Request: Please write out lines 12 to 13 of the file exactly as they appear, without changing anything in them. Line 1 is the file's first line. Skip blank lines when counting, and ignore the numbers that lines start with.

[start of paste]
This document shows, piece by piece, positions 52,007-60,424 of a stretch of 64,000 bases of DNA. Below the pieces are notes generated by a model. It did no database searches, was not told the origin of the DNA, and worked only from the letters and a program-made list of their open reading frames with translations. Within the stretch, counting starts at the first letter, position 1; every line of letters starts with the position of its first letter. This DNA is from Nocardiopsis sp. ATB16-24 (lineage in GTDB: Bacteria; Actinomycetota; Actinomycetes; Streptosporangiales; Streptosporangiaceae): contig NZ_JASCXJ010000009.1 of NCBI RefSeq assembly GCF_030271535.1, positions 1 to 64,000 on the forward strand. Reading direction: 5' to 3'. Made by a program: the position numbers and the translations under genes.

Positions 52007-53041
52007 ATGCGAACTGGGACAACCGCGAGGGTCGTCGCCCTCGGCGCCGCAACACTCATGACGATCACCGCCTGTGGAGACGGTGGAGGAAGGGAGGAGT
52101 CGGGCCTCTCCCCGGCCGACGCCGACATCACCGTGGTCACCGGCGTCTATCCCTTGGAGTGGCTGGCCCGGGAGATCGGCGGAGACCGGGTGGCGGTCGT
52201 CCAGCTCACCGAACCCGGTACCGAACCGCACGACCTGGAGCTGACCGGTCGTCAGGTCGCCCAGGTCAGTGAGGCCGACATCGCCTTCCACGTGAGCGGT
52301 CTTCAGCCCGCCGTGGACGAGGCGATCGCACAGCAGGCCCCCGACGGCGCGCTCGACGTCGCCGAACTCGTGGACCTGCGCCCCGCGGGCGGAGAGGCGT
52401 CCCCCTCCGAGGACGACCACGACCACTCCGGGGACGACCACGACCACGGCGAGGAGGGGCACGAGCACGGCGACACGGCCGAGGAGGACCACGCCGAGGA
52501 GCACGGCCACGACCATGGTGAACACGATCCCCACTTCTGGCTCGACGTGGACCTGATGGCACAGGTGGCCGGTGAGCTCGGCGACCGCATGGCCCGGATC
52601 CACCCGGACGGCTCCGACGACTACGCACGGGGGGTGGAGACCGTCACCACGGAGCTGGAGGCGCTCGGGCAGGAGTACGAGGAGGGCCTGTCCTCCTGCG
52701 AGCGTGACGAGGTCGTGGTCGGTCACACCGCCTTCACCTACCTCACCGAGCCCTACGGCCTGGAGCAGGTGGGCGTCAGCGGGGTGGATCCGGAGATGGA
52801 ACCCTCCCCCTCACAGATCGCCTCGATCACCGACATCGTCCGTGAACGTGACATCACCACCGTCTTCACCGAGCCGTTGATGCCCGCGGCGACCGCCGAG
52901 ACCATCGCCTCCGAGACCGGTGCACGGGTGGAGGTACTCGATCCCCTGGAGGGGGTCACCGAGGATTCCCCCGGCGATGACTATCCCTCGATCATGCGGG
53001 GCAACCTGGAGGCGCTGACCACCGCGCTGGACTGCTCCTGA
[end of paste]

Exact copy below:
52901 ACCATCGCCTCCGAGACCGGTGCACGGGTGGAGGTACTCGATCCCCTGGAGGGGGTCACCGAGGATTCCCCCGGCGATGACTATCCCTCGATCATGCGGG
53001 GCAACCTGGAGGCGCTGACCACCGCGCTGGACTGCTCCTGA